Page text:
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My Story Part 1

My Story Part 1

I can try, but I really can’t imagine what it would be like to give up most of my independence if/when I get to that point in my life. The story I’m going to tell you is about the loss of independence and the major risks and hurdles our family faced when we realized our aging parents were no longer safe, nor had quality of life, in their respective homes. This is a true story that started over 3 years ago and it’s a story that continues to play out to this day. It’s the story about how my sister and I came up with a plan, carried it out, and were able to successfully move our aging parents, now 93 and 95 years old, from their home of 67 years where there were no family relatives less than 2500 miles away, to their new home in Orange County, California. But, believe me, this does not imply that this was an easy journey by any means. Therein lies the reason for bringing our journey to you so that you and your family will start to understand how to move forward with a plan to provide a better quality of life for your loved one or family member, when the time comes in the future. And that you will be able to learn from the pitfalls, false starts, and roadblocks we faced along the way. You will also come to understand how to mobilize each and every resource necessary to help you and your family through the process, and to get you to your desired goal.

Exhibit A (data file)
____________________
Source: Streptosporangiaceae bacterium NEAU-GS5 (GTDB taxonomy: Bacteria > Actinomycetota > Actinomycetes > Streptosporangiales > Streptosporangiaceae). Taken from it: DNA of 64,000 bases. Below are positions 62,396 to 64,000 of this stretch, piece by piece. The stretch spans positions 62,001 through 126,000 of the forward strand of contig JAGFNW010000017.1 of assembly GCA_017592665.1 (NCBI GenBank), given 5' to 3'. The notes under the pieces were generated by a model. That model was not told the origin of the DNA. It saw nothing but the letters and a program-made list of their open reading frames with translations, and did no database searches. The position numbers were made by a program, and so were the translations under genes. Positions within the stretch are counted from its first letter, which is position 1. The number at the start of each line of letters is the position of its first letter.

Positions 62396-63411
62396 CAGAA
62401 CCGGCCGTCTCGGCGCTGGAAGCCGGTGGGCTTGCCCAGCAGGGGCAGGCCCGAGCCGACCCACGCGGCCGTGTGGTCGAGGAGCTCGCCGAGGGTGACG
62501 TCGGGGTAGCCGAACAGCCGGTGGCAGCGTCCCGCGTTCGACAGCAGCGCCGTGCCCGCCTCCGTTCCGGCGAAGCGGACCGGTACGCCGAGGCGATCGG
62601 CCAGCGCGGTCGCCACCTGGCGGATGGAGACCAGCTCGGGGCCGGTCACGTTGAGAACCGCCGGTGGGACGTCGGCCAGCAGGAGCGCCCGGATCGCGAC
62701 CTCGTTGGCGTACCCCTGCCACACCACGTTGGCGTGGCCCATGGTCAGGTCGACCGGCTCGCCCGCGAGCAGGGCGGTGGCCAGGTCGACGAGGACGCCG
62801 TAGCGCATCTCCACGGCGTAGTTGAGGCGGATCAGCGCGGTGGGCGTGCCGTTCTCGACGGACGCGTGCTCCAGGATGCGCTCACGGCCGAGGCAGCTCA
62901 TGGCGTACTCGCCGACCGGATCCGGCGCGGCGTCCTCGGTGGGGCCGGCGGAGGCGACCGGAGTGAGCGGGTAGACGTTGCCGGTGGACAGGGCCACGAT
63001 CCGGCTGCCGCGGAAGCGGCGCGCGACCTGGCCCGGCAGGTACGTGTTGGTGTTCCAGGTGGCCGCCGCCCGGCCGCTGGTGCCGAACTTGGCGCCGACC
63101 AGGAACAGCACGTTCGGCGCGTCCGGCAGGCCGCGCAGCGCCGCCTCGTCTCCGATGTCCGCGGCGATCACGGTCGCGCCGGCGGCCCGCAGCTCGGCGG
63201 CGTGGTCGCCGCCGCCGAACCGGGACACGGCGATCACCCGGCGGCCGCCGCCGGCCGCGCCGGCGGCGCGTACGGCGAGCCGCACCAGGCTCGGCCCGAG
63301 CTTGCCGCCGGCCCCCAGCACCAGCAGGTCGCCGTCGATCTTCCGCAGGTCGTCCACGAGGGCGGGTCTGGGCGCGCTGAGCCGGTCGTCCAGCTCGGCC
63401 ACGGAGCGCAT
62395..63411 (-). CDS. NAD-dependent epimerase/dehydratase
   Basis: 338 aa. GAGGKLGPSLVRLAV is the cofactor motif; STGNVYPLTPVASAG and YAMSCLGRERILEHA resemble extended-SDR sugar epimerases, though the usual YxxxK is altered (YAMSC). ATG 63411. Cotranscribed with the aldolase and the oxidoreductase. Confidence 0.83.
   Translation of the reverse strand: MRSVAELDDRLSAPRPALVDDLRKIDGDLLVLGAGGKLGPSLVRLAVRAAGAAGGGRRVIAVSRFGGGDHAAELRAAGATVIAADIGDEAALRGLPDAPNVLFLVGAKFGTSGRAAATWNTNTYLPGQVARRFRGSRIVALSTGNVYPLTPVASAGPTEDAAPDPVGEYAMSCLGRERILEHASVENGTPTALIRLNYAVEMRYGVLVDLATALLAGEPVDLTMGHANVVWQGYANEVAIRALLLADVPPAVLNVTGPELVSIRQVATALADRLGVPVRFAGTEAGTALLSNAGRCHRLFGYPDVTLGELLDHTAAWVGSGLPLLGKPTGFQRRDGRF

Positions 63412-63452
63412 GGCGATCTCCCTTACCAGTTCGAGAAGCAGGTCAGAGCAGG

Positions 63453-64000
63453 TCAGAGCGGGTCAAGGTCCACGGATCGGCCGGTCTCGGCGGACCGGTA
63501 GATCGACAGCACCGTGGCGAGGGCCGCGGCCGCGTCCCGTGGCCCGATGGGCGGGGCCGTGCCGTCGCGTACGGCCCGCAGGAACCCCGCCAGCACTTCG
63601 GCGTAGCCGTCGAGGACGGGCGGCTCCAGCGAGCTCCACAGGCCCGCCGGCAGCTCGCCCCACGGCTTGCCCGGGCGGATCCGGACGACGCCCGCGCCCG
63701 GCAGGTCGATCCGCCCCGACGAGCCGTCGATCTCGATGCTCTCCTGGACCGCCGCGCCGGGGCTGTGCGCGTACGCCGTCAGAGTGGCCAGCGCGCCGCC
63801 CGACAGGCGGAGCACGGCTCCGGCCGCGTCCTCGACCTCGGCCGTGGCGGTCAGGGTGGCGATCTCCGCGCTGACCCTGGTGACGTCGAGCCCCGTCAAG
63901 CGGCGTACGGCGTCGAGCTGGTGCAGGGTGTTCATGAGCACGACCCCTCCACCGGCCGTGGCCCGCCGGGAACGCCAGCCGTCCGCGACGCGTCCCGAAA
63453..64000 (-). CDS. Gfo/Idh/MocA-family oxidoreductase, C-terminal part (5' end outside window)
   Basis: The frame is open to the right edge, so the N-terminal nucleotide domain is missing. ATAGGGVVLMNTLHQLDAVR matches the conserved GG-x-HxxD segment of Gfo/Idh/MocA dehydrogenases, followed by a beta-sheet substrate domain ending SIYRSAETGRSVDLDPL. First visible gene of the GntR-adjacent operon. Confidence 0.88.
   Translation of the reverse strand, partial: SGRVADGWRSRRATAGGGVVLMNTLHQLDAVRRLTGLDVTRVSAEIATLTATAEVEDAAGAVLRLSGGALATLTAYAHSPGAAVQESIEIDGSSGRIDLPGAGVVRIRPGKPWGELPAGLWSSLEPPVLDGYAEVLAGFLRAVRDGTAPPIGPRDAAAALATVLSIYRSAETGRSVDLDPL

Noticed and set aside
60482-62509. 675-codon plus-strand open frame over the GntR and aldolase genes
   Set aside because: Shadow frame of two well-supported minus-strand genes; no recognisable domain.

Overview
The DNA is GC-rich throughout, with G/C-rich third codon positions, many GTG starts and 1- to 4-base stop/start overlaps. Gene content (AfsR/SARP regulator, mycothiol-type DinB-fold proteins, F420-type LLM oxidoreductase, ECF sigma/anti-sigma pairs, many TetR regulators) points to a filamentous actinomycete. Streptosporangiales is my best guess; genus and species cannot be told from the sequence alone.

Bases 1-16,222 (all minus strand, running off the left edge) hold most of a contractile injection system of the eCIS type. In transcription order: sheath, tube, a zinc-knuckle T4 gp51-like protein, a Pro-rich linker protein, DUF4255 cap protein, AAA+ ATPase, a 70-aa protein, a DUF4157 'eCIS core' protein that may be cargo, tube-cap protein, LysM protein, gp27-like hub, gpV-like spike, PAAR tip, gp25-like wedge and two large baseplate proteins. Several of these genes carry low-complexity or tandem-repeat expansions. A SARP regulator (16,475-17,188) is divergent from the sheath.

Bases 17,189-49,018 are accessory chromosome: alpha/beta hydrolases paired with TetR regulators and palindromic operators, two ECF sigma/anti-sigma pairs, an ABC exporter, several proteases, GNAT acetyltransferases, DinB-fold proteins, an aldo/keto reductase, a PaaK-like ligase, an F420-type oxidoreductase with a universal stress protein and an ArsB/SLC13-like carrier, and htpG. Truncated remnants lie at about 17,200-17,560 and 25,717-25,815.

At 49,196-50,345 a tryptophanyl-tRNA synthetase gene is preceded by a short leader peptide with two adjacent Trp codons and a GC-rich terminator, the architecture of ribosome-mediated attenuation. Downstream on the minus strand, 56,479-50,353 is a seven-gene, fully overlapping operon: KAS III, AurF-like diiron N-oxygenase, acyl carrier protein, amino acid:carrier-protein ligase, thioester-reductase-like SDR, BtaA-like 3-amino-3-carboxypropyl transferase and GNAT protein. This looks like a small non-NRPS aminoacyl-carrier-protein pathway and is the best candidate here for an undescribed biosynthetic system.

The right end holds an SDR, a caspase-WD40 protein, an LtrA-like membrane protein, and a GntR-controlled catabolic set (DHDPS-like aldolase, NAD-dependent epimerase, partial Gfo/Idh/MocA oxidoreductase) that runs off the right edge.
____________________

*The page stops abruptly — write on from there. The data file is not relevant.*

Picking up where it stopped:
Up until my dad’s emergency surgery in early January 2015, my parents lived together in a high-rise condo in a major metropolitan city. At the age of 92, he underwent major abdominal surgery for a ruptured diverticula, and subsequent repair of 2 fistulas to the bladder, and a permanent colostomy. Yes, he survived, but because of the associated serious blood infection, along with the surgical insult, and the effects of general anesthesia on a 92 yo brain, his mind was not quite the same. But 6 months later after 4 months of rehabilitation in a skilled nursing facility, he was able to feed himself, carry on a meaningful conversation, as well as take a few steps with a walker with hands-on assistance. It was miraculous; he surely was “tough as nails”.

But was he ready to go home? Was our 90 yo mom ready to take on a full-time caregiver role?

Unfortunately, our mom had her own health issues: Severe curvature of the spine, severe arthritic deformities of her toes in both feet, as well as deteriorating eyesight from macular degeneration in both eyes. Regardless, she was still driving her own car, going to MD appointments, errands, food shopping and maintaining a 2-bedroom apartment. Bringing dad home would have required 24/7 in home care because he was dependent on someone else for 5 out of 6 activities of daily living (ADLs): Bathing, dressing, grooming, transfers, toileting, and incontinence care. He could still feed himself. But at the same time, the post-surgical vascular dementia created judgement lapses, confusion and forgetfulness. He would forget to press the call light, try to get out of bed by himself, and then end up on the floor.

Would the burden of bringing dad home be too great for our mom? Would they be able to afford to pay for 24/7 care indefinitely at home?